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Victims, family from Sutherland Springs shooting awarded $230 million

Joey Palacios
Texas Public Radio

A federal judge has awarded victims of the 2017 Sutherland Springs church shooting and their families more than $230 million. The award is a repudiation of the federal government — which was found mostly liable for the deaths of 26 people, including a pregnant mother and her unborn child. More than 20 others were injured.

The award is more than seven times the $31 million government lawyers had argued they owed victims.

Judge Xavier Rodriguez said in court documents that the lawyers were wrong to use the 9/11 victims fund as the basis for their calculations.

“Its effort to obfuscate its responsibility by attempting to import a no-fault damages model into a case in which the court has already found liability is wholly unavailing,” he wrote.

The award is about half what lawyers for the victims had requested.

The government could appeal the case to the Fifth Circuit Court of Appeals.

Kris Workman was paralyzed by one of shooter Devin Kelley’s hundreds of bullets. He will be in a wheelchair the rest of his life. Court documents and hours of expert testimony showed the impact of the injuries. Workman said his injury would limit his ability to play with his daughter.

The former Rackspace employee was awarded nearly $18 million for physical pain, mental anguish, earning capacity and medical expenses.

The award followed a trial for damages that plumbed the depths of the victims’ pain as well as that of their surviving families, but also didn’t shy away from declining awards.
Lisa McNulty — who was not present at First Baptist Church of Sutherland Springs — was awarded $400,000 in the death of her daughter. Tara, aged 33, succumbed to her five gunshot wounds. Court records show McNulty received frantic text messages on the day of the shooting and then a call.

“Nana, I’ve been shot. Nana, I’m shot,” screamed her granddaughter Hailey, who was also attending church that Sunday. Hailey survived her injuries.

But the court shut out Ruben Rios, Tara’s legal husband.

According to the 185-page court finding, Rios was accused of sexually abusing his child as well as one of McNulty’s and spent three years awaiting trial before being acquitted. He testified he and Tara McNulty had continued their relationship.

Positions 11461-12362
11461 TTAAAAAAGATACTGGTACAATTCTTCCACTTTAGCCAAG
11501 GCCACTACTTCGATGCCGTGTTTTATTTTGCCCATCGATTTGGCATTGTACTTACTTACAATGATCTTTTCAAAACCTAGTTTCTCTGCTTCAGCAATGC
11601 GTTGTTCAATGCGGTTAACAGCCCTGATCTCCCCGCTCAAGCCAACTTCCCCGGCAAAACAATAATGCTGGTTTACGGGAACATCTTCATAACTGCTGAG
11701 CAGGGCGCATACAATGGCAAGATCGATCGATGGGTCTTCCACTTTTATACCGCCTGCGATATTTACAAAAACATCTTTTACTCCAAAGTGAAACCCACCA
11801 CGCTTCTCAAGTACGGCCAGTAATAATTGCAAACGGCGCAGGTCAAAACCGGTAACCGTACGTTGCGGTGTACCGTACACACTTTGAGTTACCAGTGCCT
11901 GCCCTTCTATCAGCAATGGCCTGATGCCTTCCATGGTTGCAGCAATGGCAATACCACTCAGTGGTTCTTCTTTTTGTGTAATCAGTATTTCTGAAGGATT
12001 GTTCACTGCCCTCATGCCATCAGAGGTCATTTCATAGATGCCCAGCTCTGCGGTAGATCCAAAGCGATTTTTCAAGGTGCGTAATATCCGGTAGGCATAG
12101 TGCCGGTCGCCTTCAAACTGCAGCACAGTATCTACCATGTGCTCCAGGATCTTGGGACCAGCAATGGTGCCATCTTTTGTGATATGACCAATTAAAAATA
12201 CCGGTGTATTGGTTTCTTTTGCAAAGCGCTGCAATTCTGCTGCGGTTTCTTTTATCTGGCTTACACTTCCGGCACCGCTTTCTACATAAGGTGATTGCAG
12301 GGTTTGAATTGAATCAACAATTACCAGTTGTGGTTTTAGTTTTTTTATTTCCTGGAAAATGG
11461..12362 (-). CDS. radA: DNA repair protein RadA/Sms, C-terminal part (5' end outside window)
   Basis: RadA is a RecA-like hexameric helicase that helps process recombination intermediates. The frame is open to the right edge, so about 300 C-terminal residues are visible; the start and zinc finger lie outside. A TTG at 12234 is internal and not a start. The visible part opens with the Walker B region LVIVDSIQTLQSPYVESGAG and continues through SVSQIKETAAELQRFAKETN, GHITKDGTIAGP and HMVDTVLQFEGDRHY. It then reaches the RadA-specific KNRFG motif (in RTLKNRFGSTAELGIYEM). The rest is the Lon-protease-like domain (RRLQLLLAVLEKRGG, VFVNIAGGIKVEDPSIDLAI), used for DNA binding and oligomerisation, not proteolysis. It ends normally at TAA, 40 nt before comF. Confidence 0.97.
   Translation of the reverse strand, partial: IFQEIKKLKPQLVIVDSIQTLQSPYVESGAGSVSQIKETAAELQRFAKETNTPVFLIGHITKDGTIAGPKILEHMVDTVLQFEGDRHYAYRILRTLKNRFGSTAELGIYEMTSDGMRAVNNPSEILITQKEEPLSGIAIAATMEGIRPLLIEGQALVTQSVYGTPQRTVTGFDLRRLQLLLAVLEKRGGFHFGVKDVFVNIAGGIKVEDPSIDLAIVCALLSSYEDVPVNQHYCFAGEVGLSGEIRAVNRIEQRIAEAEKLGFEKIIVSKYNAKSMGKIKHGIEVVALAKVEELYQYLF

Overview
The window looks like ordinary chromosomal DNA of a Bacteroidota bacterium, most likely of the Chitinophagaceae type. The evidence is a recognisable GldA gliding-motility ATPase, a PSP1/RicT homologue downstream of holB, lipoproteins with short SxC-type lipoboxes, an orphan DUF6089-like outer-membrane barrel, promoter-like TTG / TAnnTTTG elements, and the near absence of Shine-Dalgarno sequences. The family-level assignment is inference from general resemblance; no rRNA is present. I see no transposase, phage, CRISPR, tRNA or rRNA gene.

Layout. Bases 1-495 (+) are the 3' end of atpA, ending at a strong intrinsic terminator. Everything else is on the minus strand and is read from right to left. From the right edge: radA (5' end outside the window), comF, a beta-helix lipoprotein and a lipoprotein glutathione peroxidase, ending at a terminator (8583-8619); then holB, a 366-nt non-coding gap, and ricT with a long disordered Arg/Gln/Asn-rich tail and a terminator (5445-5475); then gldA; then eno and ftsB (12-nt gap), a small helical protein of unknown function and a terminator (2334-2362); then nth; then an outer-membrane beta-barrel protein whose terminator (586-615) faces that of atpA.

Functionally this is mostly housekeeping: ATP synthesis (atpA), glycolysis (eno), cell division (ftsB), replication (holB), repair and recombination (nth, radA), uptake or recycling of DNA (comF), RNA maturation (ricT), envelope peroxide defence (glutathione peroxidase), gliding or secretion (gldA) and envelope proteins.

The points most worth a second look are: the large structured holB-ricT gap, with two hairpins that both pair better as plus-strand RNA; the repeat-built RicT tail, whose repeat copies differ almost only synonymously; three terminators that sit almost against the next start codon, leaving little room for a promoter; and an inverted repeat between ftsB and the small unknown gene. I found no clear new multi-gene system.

“The court does not find Rios’s testimony credible,” Rodriguez said in the court’s finding awarding him nothing.

The case exposed huge failures on the part of the military, which didn’t enter Kelley's military criminal record into the federal gun registry. That could have prevented him from getting the guns he used in the shooting. It prompted legislation and was the basis for Rodriguez’s finding that the government was 60% responsible for the shooting.

"The families are relieved that they finally at least see the light at the end of the tunnel and relieved that the judge had the wisdom to reject the government's view of what these lives were worth," said Jamal Alsaffar, attorney for many of the victims.

The case spurred legislation aimed at bridging the legal gap and ensuring violent offenders are entered into the system.

"We really believe that our country is made safer by this case," Alsaffar said.

The award was made by Judge Rodriguez instead of by a jury as required under the Federal Torts Claims Act. Rodriguez — when speaking extemporaneously after closing arguments last November — said he wished there was a jury in the case.

The federal government settled two similar shooting cases where it was found culpable. In both the Parkland, Fla., school shooting and Charleston, S.C., church shooting it offered exponentially more than what it offered in Sutherland, a more deadly attack. The fact it didn't settle may suggest it always planned to appeal the decision.

A Justice Department spokesperson said they were reviewing the ruling, but would not comment further.

"These families go through two separate trials, these families had to spend a month ripping up open those wounds in order to tell the judge what they went through," Alsaffar said. "The right thing to do seems pretty clear."

Copyright 2022 Texas Public Radio. To see more, visit Texas Public Radio.

Paul Flahive is the technology and entrepreneurship reporter for Texas Public Radio. He has worked in public media across the country, from Iowa City and Chicago to Anchorage and San Antonio.
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